Sam drew a deep breath. There was a path, but how he was to get up the slope to it he did not know. First he must ease his aching back. He lay flat beside Frodo for a while. Neither spoke. Slowly the light grew. Suddenly a sense of urgency which he did not understand came to Sam. It was almost as if he had been called: ‘Now, now, or it will be too late!’ He braced himself and got up. Frodo also seemed to have felt the call. He struggled to his knees.

‘I’ll crawl, Sam,’ he gasped.

So foot by foot, like small grey insects, they crept up the slope. They came to the path and found that it was broad, paved with broken rubble and beaten ash. Frodo clambered onto it, and then moved as if by some compulsion he turned slowly to face the East. Far off the shadows of Sauron hung; but torn by some gust of wind out of the world, or else moved by some great disquiet within, the mantling clouds swirled, and for a moment drew aside; and then he saw, rising black, blacker and darker than the vast shades amid which it stood, the cruel pinnacles and iron crown of the topmost tower of Barad-dûr.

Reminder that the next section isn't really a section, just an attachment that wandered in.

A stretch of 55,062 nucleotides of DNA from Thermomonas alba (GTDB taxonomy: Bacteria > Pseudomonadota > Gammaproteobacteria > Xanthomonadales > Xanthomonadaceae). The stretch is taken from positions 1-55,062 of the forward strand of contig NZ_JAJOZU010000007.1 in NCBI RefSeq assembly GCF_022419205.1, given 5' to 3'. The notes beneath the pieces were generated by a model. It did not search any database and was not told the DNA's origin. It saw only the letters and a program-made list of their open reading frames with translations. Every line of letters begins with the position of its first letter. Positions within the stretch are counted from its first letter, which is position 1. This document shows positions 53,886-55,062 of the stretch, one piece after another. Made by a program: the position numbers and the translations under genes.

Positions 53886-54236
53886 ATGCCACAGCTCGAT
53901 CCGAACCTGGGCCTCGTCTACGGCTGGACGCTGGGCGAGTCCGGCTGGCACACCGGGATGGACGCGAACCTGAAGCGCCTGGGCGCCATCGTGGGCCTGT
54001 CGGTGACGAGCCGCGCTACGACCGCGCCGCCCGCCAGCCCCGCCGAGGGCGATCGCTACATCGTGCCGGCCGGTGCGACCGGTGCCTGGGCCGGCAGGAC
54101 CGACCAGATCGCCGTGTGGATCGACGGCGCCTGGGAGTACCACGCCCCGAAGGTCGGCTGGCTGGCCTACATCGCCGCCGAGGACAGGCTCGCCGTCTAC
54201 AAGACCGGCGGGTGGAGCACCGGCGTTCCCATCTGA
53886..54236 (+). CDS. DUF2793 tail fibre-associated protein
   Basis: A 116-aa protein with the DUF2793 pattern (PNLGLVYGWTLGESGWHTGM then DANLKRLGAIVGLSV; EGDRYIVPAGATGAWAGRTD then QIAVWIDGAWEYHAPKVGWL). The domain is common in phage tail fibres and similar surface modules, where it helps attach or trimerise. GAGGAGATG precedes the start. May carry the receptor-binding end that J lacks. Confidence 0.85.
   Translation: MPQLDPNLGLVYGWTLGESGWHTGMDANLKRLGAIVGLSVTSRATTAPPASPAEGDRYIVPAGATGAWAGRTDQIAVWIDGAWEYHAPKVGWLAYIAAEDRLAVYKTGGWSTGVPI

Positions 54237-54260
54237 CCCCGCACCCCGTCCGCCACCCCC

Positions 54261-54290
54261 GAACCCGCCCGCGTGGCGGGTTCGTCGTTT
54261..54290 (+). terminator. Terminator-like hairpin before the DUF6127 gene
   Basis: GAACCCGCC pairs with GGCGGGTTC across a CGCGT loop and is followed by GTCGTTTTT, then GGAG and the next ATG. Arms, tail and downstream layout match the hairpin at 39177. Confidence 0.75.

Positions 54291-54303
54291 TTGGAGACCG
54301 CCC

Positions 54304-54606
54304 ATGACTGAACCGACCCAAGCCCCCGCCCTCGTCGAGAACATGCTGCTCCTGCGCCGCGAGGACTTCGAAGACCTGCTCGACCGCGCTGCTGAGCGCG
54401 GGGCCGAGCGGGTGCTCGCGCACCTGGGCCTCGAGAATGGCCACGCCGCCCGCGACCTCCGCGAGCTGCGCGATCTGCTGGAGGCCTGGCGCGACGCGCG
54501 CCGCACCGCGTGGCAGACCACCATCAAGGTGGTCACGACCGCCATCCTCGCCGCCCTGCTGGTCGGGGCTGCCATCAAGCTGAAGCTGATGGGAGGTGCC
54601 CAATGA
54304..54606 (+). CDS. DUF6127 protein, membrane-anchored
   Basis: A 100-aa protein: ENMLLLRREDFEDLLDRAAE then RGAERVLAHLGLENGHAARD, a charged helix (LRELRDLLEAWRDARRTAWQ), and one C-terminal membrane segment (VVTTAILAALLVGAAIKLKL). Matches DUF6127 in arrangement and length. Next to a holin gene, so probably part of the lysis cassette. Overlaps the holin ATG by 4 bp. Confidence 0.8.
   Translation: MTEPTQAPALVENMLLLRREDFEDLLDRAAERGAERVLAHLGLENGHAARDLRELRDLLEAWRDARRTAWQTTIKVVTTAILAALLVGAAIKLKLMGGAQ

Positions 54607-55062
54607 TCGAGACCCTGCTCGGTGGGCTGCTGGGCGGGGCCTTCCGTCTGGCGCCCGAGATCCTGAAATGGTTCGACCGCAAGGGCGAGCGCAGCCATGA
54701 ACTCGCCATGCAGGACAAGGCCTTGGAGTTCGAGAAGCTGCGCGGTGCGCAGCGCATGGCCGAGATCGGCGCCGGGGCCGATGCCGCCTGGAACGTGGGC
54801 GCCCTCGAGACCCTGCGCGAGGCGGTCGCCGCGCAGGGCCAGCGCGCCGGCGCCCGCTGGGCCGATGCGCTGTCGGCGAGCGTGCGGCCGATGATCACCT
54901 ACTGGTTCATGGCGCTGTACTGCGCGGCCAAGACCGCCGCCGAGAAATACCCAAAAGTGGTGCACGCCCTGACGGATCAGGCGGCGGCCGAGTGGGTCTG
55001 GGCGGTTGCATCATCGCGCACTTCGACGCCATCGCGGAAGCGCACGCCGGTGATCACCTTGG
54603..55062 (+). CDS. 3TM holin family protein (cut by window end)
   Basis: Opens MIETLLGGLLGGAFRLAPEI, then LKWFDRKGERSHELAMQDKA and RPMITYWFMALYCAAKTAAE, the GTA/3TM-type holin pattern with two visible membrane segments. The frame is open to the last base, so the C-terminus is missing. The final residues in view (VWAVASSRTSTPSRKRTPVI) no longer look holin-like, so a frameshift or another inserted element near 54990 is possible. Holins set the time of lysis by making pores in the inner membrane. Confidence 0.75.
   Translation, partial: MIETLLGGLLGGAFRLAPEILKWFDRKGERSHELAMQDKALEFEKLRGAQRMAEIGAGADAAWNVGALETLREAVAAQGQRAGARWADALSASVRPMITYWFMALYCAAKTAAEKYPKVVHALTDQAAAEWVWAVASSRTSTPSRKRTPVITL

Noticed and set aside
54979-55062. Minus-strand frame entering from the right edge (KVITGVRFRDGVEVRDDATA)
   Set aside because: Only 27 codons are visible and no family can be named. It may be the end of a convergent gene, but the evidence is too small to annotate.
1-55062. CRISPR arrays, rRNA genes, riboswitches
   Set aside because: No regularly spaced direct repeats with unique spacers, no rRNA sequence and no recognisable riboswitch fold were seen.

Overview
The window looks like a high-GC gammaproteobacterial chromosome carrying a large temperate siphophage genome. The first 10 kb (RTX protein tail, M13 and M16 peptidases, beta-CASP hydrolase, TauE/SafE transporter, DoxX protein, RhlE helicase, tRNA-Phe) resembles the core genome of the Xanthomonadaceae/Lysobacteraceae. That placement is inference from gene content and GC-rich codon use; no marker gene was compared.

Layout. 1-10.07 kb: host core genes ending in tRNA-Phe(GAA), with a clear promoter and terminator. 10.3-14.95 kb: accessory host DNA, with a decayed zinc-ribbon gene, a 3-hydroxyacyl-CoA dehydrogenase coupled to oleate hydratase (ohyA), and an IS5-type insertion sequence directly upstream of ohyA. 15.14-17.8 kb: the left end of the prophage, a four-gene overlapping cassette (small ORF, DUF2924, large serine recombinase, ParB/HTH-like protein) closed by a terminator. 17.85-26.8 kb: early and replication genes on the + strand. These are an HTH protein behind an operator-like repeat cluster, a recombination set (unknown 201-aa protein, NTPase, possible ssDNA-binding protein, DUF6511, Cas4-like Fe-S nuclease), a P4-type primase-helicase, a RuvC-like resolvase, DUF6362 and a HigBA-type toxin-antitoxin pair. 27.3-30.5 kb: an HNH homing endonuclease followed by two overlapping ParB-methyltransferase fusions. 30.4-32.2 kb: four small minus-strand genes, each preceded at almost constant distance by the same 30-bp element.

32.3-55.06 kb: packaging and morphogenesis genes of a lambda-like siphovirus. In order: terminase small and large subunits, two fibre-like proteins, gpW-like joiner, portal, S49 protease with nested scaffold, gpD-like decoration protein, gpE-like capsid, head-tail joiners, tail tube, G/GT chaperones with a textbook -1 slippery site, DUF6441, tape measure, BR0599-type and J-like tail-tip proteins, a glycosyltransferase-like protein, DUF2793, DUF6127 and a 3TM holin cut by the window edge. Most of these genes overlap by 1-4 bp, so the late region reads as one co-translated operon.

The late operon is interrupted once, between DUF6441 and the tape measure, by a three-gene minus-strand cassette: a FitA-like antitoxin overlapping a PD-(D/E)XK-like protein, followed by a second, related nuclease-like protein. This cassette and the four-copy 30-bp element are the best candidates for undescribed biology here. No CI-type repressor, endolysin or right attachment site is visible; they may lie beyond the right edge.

One moment only it stared out, but as from some great window immeasurably high there stabbed northward a flame of red, the flicker of a piercing Eye; and then the shadows were furled again and the terrible vision was removed. The Eye was not turned to them: it was gazing north to where the Captains of the West stood at bay, and thither all its malice now was bent, as the Power moved to strike its deadly blow; but Frodo at that dreadful glimpse fell as one stricken mortally. His hand sought the chain about his neck.

Sam knelt by him. Faint, almost inaudibly, he heard Frodo whispering: ‘Help me, Sam! Help me, Sam! Hold my hand! I can’t stop it.’ Sam took his master’s hands and laid them together, palm to palm, and kissed them; and then he held them gently between his own. The thought came to him: ‘He’s spotted us! It’s all up or soon will be. Now, Sam Gamgee, this is the end of ends.’

Again he lifted Frodo and drew his hands down to his own breast, letting his master’s legs dangle. Then he bowed his head and struggled off along the climbing road.